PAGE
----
Paracetamol still persona grata or game over in Rheumatology? Comment on article by Machado et al.
Paracetamol, a grade I analgesic is recommended as the first line therapy in osteoarthritis (1-3). Despite reports of its limited efficacy in this disease (4,5), rheumatologists continue to urge general practitioners on the importance of prescribing paracetamol in first intention, this, in compliance with present guidelines (6). Discussions on the efficacy and safety of paracetamol have resurfaced in the year 2015 (7,8).
A systematic review with meta-analysis by Machado et al. showed that in the short term, paracetamol is not effective in reducing pain intensity, disability and the improvement of the quality of life of patients with low back pain. For knee and hip osteoarthritis, though paracetamol provides a significant reduction of pain intensity and disability in the short term, this efficacy is not clinically apparent (7). Machado et al. also raised some issues as concerns the safety of paracetamol. Indeed, patients taking paracetamol (3 000 mg to 3 900 mg) are more likely to have abnormal results of liver function tests in the short term. However, the relevance of these liver abnormalities remains unclear (7) thereby warranting a long-term evaluation of the consequences of this disturbance of liver function tests so as to provide answers to this question. The long term safety of paracetamol has been questioned in several reports (1,4,8), particularly in a recent systematic review conducted by Roberts et al (8). Despite methodological limitations, this review enhances the blaze by showing that paracetamol is associated with cardiovascular, gastrointestinal, and renal adverse events. Moreover, paracetamol might increase mortality (8). Association with non-steroidal anti-inflammatory drugs (NSAIDs) such as ibuprofen has also been shown to increase the risk of mild gastrointestinal bleeding (9).
Therefore, the apparent unfavorable benefit to risk ratio of paracetamol raises a key issue: should we change our paradigm for the management of osteoarthritis and recommend as first line therapy grade II analgesics and/or NSAIDs? (10,11).
So far we have been blinded by a double game on paracetamol: its double name (acetaminophen and paracetamol) and its double AA+ (good efficacy and good tolerance). Today it seems to make room to a double CC– status (poor efficacy and poor safety). Notwithstanding, the benefit to risk ratio of any drug should also be evaluated owing to its duration in the armamentarium of prescription. Indeed, acetaminophen when prescribed at high dose on the long term, might be risky for the cardiovascular system but also for the gastrointestinal tract (9). However, we lack data on the safety profile of paracetamol when given on a short period of time. We should therefore think on this question and know what is most effective and safe in a disease such as osteoarthritis which has a limited available therapeutic arsenal. Consequently, excluding paracetamol as first line analgesic in such a situation may open the door for grade II analgesics and/or NSAIDs which have severe associated side effects, especially in osteoarthritis patients who often have multiple comorbidities (9-11).
The answer might be that in a disease like osteoarthritis it is time to consider not only the effect size of one drug but the additional effect of several non-pharmacological and pharmacological therapies among which paracetamol. Meanwhile, the approach would be to use the lowest dose of paracetamol for the shortest duration.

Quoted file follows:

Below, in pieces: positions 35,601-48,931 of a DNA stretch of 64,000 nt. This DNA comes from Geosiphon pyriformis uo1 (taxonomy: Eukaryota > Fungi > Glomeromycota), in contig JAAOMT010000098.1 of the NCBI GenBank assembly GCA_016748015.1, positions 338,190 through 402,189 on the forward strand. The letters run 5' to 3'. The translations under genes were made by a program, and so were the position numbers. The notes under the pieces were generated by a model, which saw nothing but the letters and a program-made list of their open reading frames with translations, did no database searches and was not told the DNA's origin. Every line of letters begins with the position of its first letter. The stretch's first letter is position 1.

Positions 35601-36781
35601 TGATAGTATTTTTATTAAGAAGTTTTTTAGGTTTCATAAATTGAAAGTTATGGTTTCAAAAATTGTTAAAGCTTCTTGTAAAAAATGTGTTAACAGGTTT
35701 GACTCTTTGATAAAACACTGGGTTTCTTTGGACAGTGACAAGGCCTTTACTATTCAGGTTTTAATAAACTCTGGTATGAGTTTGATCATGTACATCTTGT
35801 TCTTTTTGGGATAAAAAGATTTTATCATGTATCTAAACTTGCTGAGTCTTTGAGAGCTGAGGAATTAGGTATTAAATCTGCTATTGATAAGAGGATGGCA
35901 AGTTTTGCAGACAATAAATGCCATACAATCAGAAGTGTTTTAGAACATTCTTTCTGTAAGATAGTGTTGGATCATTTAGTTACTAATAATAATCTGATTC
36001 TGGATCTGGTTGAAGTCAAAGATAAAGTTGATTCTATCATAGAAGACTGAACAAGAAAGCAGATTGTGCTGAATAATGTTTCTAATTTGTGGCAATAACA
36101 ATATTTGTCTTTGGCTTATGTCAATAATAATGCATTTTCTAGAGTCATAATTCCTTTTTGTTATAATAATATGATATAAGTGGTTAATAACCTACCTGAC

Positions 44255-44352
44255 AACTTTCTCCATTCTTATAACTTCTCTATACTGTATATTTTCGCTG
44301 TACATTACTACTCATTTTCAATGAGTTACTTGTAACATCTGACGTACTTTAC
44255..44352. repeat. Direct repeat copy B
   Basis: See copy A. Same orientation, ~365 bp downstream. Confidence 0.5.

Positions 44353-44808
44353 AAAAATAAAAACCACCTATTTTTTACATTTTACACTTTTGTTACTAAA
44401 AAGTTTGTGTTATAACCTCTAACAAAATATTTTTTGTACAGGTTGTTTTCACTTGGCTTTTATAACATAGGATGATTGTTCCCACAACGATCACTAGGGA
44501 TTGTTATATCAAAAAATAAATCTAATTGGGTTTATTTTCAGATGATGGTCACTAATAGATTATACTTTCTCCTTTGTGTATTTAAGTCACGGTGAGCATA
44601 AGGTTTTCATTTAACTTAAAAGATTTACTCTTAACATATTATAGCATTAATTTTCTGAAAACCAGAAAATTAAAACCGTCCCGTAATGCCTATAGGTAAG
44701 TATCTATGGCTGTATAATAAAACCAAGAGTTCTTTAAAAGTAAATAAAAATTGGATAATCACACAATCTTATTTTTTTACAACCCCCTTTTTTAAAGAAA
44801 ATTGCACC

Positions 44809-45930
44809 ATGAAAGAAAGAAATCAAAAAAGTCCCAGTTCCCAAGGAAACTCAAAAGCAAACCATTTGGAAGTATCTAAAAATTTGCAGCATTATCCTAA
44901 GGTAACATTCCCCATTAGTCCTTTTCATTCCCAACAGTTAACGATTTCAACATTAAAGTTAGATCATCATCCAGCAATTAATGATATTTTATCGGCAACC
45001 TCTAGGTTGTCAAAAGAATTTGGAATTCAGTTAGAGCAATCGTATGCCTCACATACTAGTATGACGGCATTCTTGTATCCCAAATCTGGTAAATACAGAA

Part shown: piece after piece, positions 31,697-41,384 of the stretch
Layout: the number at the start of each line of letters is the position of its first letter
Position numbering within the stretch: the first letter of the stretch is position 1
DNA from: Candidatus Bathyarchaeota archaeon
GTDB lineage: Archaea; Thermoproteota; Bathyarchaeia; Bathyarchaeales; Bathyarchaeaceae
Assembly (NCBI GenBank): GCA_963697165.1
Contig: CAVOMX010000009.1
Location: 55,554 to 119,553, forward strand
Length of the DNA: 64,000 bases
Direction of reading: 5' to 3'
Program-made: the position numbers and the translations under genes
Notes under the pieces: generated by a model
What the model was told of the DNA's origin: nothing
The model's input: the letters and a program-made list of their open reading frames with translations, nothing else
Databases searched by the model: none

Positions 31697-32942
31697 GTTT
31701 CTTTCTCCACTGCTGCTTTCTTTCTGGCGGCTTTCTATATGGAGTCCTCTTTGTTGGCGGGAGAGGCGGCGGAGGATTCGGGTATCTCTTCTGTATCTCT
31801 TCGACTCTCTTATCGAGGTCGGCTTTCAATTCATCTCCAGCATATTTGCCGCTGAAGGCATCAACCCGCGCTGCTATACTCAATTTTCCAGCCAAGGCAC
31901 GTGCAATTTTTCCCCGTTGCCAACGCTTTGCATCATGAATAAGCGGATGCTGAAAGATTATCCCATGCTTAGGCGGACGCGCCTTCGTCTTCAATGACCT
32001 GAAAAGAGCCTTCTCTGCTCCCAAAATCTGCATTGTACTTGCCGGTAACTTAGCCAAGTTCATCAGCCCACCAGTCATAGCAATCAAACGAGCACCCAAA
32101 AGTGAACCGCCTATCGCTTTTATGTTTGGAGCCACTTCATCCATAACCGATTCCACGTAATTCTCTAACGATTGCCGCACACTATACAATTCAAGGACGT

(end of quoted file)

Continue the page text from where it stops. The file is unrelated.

1. Zhang W, Doherty M, Arden N, et al. EULAR evidence based recommendations for the management of hip osteoarthritis: report of a task force of the EULAR Standing Committee for International Clinical Studies Including Therapeutics (ESCISIT). Ann Rheum Dis 2005;64:669-81.
2. Hochberg MC, Altman RD, April KT, et al. American College of Rheumatology 2012 recommendations for the use of nonpharmacologic and pharmacologic therapies in osteoarthritis of the hand, hip, and knee. Arthritis Care Res (Hoboken) 2012;64:465-74.
3. McAlindon TE, Bannuru RR, Sullivan MC, et al. OARSI guidelines for the non-surgical management of knee osteoarthritis. Osteoarthritis Cartilage 2014;22:363-88.
4. Zhang W, Jones A, Doherty M. Does paracetamol (acetaminophen) reduce the pain of osteoarthritis? A meta-analysis of randomised controlled trials. Ann Rheum Dis 2004;63:901-7.
5. Towheed TE, Maxwell L, Judd MG, Catton M, Hochberg MC, Wells G. Acetaminophen for osteoarthritis. Cochrane Database Syst Rev 2006;1:CD004257.
6. Chevalier X, Marre JP, de Butler J, Hercek A. Questionnaire survey of management and prescription of general practitioners in knee osteoarthritis: a comparison with 2000 EULAR recommendations. Clin Exp Rheumatol 2004;22:205-12.
7. Machado GC, Maher CG, Ferreira PH, et al. Efficacy and safety of paracetamol for spinal pain and osteoarthritis: systematic review and meta-analysis of randomised placebo controlled trials. BMJ 2015;350:h1225.
8. Roberts E, Delgado Nunes V, Buckner S, et al. Paracetamol: not as safe as we thought? A systematic literature review of observational studies. Ann Rheum Dis 2015 Mar 2. pii: annrheumdis-2014-206914. doi: 10.1136/annrheumdis-2014-206914.
9. Doherty M, Hawkey C, Goulder M, et al. A randomised controlled trial of ibuprofen, paracetamol or a combination tablet of ibuprofen/paracetamol in community-derived people with knee pain. Ann Rheum Dis 2011;70:1534-41.
10. Cepeda MS, Camargo F, Zea C, Valencia L. Tramadol for osteoarthritis. Cochrane Database Syst Rev 2006;3:CD005522.
11. Scarpignato C, Lanas A, Blandizzi C, et al. Safe prescribing of non-steroidal anti-inflammatory drugs in patients with osteoarthritis - an expert consensus addressing benefits as well as gastrointestinal and cardiovascular risks. BMC Med 2015;13:55. doi: 10.1186/s12916-015-0285-8.
Competing interests: No competing interests